17 Pennsylvania mayors say don’t defund Planned Parenthood

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A bipartisan group of 106 mayors from 28 states, including 17 mayors from Pennsylvania, have signed a letter to Congressional leaders opposing efforts to “defund” Planned Parenthood, according to the family planning organization.

“Defunding Planned Parenthood would have a devastating effect, preventing millions of people with Medicaid coverage from accessing basic health care including birth control and cancer screenings at Planned Parenthood health centers,” said the letter dated May 10.

The U.S. House of Representatives last week narrowly voted for a GOP health plan that would dramatically changing health funding and other parts of the Affordable Care Act. The GOP’s American Health Care Act, which is expected to face a tough battle in the Senate, would block federal Medicaid payments to Planned Parenthood for a year.

Planned Parenthood has been prohibited since 1976 from using federal funds for abortions, which made up 3 percent of its medical services last year. Polls show voters are not in favor of denying Planned Parenthood’s funding for non-abortion care, which includes routine gynecological care and cancer screening, among many other services.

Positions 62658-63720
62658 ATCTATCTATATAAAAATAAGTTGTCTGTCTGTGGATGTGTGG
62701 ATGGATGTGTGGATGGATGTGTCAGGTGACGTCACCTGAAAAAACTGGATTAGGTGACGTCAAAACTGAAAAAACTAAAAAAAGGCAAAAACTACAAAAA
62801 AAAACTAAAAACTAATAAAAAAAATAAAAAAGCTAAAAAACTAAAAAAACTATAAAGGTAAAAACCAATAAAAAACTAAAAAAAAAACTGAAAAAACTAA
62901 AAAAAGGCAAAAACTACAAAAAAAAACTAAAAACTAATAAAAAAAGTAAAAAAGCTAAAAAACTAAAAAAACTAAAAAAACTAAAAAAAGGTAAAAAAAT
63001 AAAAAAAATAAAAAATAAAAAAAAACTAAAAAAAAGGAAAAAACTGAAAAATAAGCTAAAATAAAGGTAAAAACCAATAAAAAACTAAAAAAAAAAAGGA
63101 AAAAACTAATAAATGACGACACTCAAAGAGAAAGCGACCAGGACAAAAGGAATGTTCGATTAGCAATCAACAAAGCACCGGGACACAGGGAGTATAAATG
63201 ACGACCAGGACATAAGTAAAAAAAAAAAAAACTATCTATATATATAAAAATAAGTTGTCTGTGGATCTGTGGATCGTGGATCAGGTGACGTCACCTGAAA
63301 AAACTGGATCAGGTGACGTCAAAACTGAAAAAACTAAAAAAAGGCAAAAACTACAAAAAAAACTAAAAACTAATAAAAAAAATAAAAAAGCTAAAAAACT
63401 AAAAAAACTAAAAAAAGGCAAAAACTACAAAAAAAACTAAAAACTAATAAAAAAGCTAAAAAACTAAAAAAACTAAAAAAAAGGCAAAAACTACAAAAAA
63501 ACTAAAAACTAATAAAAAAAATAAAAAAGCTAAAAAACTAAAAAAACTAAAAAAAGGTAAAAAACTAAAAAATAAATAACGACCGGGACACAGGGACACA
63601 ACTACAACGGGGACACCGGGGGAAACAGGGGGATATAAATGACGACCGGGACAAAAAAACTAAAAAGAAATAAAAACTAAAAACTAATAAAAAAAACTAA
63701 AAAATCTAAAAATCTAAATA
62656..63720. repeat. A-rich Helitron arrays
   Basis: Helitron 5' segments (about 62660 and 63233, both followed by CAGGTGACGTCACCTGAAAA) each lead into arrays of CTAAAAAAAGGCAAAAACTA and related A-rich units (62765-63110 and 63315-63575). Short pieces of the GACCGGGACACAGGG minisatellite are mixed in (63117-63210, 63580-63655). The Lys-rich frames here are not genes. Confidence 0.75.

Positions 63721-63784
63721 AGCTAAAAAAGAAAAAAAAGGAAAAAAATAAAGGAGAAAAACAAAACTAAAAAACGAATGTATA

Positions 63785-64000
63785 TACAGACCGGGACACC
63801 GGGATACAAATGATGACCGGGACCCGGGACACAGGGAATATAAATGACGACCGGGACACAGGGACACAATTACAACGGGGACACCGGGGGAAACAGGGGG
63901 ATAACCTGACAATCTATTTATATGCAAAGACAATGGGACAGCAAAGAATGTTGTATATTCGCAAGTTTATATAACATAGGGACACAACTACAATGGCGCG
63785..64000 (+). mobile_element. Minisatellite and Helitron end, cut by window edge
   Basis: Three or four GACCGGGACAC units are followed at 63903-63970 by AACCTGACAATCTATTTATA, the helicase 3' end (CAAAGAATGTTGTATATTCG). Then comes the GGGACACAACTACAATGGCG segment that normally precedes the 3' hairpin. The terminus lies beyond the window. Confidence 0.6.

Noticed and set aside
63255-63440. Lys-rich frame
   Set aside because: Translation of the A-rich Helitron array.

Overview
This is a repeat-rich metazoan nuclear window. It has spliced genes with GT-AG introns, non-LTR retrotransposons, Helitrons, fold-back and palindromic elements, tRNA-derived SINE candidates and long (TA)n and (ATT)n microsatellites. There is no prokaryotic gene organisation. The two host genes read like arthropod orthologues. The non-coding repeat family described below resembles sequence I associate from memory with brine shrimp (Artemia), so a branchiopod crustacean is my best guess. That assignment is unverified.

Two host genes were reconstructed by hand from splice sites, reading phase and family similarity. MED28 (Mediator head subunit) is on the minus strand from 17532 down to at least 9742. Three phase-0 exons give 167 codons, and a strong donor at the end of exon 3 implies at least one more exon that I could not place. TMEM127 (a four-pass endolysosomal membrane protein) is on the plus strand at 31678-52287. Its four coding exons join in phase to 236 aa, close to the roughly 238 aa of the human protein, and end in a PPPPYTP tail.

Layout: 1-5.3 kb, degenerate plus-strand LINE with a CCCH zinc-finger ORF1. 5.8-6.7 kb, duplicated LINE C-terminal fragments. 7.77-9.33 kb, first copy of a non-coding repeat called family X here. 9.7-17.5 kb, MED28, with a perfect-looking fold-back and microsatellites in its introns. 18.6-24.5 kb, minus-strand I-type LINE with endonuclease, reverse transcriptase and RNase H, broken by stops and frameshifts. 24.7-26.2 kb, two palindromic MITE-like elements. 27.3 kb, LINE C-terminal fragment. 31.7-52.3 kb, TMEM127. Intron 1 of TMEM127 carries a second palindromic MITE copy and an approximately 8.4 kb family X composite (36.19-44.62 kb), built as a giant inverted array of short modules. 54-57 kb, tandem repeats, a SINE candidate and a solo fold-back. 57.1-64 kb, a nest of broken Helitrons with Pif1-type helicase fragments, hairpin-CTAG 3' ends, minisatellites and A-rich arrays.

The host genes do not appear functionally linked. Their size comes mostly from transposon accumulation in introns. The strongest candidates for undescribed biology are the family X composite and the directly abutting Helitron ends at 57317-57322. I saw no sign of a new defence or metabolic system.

More mayors from Pennsylvania than from any other state signed the letter, according to Planned Parenthood Pennsylvania Advocates.

In April, Pennsylvania state Sen. John Eichelberger Jr. (R-Blair) introduced a bill that would effectively cut Planned Parenthood reimbursements provided by the state Department of Human Services. The measure, approved by the Senate Finance Committee, is now before the full Senate, but Gov. Wolf has pledged a veto if it reaches him.

In Pennsylvania, about 90,000 people rely on the 31 Planned Parenthood health centers for care that includes cancer screenings, birth control, STD testing and well women exams, the organization said.

The Pennsylvania mayors who signed the letter are:

  • Ambler: Jeanne Sorg
  • Braddock: John K. Fetterman
  • Carlisle: Timothy A. Scott
  • Downingtown: Josh Maxwell
  • Doylestown: Ron Strouse
  • Easton: Sal Panto, Jr.
  • Harrisburg: Eric Papenfuse
  • Hatboro: Norman Hawkes
  • Jenkintown: Ed Foley
  • Lancaster: J. Richard Gray
  • Millbourne: Thomas Kramer
  • Philadelphia: Jim Kenney
  • Pittsburgh: Bill Peduto
  • Stroudsburg: Tarah D. Probst
  • Turtle Creek: Kelley Kelley
  • West Chester: Carolyn Comitta
  • York: C. Kim Bracey

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